@Rochester: March 31, 2009
Today's Forecast: Mostly Sunny, High 52°
Tomorrow: PM Showers, High 51°
In Today's Issue
- Action Video Games Improve Vision
- Nursing Seminar Focuses on Psycho-Emotional Matters in Healthcare
- Experts to Discuss Kidney Stones Treatment, Colon Cancer Prevention
- Striking Out Shoulder/Elbow Injuries and Other Common Baseball Pitfalls
- Undergraduate Research Conference is Friday
- PINK Study Volunteers Needed
- See Rising Musical Theater Stars During International Competition
- Event Highlight: Conference—The Conscience of a Critic
- Rochester in the News: Eastman Opera Theatre's The Marriage of Figaro
- In Higher Education: For Top Colleges, Economy Has Not Reduced Interest (or Made Getting in Easier)
News and Announcements
Action Video Games Improve Vision
Video games that involve high levels of action, such as first-person-shooter games, increase a player's real-world vision, according to a Rochester study. (View coverage in Newsweek
, BBC News
, and the Los Angeles Times
.) Read more...
Nursing Seminar Focuses on Psycho-Emotional Matters in Healthcare
The University's Epsilon Xi chapter of Sigma Theta Tau International along with several other local college chapters and the Genesee Valley Nurses Association is presenting "Best Strategies: Non-Psychiatric Nurses Dealing with Psycho-Emotional Issues" on April 9. Read more...
Experts to Discuss Kidney Stones Treatment, Colon Cancer Prevention
Bushra Fazili of the Gastroenterology Group of Rochester will present a free talk about colon cancer prevention
from 4 to 5:30 p.m. Tuesday, April 7, at the Hahnemann Club at the Highlands at Pittsford. The following week, on Monday, April 13, Erdal Erturk, professor of urology, will present a free talk on new treatments for kidney stones
from 4 to 5:30 p.m., also at the Hahnemann Club.
Striking Out Shoulder/Elbow Injuries and Other Baseball Pitfalls
Helping Rochester's baseball community better understand how to prevent and recognize signs of common repetitive injuries associated with playing the game is the subject of an April 7 lecture sponsored by University Sports Medicine. Read more...
Undergraduate Research Conference is Friday
An Undergraduate Research Conference
will be held from 9:30 a.m. to 3 p.m. on Friday, April 3, in the Hawkins-Carlson Room in Rush Rhees Library. Nora Bredes, director of the Susan B. Anthony Center for Women, will give the keynote address.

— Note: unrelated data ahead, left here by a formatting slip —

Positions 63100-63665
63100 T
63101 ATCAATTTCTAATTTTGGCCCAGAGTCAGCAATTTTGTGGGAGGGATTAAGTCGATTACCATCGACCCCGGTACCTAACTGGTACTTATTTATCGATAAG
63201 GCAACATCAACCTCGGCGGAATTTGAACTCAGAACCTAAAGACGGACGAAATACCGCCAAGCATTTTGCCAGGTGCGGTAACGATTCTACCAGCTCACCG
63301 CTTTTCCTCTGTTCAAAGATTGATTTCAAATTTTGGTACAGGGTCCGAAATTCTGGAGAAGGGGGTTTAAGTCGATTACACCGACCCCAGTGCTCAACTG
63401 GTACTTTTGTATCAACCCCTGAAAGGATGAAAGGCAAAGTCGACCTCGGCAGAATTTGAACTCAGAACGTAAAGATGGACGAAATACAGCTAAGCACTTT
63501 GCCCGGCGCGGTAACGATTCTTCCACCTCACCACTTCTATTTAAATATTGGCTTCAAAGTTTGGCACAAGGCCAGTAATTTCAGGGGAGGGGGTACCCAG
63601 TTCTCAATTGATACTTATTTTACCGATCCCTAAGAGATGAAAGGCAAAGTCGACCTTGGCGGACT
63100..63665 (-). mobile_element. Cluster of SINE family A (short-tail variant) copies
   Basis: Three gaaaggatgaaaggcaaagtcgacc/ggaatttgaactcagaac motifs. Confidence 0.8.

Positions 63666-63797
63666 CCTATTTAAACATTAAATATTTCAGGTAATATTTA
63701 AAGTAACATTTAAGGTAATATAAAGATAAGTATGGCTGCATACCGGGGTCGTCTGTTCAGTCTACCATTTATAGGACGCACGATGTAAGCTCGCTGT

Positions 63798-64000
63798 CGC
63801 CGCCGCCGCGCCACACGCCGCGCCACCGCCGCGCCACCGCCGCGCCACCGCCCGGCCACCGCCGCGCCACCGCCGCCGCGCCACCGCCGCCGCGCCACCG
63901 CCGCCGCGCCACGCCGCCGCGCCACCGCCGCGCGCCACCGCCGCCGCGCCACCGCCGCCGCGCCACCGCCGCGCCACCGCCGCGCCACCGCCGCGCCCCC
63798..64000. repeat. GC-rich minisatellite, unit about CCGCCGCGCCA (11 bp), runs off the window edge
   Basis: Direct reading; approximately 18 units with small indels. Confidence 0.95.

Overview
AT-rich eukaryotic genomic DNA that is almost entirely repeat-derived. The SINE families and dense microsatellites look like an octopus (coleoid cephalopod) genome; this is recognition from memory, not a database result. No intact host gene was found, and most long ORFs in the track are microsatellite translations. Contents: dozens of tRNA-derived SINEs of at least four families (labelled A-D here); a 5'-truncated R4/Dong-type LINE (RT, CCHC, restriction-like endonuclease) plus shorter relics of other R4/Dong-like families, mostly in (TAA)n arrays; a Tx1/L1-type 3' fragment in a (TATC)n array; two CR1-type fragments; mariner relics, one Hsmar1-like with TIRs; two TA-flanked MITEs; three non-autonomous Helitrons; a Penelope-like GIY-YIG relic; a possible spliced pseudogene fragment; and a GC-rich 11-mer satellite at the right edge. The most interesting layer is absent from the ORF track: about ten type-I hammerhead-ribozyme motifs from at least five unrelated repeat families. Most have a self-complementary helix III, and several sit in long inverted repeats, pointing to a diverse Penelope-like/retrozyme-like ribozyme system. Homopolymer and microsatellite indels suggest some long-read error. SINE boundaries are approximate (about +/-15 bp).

PINK Study Volunteers Needed
Are you overweight? Do you have borderline elevated blood pressure, borderline elevated blood sugar levels, and borderline elevated cholesterol? Would you like to know more about your heart health? If you answered "yes" to any of these questions, you may qualify to participate in a "PINK" study (Prothrombotic Inflammatory Markers in Women with Metabolic Syndrome) for women with these characteristics. The study will involve blood testing and carotid artery evaluation. Expenses for travel may be paid to qualified women. For more details, call Strong Cardiology Associates at 341-7791.
See Rising Musical Theater Stars During International Competition
Finals for the 2009 Lotte Lenya Competition will be held at the Eastman School on Saturday, April 18, giving local audiences the opportunity to hear exceptional young singing actors from the United States and abroad. Read more...
Rochester in the News
Democrat & Chronicle (March 29)
"Eastman Opera Theatre Presents The Marriage of Figaro"
Director Johnathan Pape, who directs the upcoming production of Mozart's Marriage of Figaro
with the Eastman Opera Theatre, says that the comedy digs deeper than the shtick humor of Barber of Seville
. "A farce is dependent on timing, physical humor to drive the plot," he says. "In comedy, it's really about finding the humor and the realness of the characters in whatever the plot outlines. That can be more difficult in that you can't just rely on stage business to carry the show." Read more...
In Higher Education
New York Times—The Choice Blog (March 29)
"For Top Colleges, Economy Has Not Reduced Interest (or Made Getting in Easier)"
The nation's most selective colleges and universities will be admitting a smaller percentage of applicants than in previous years. Read more...
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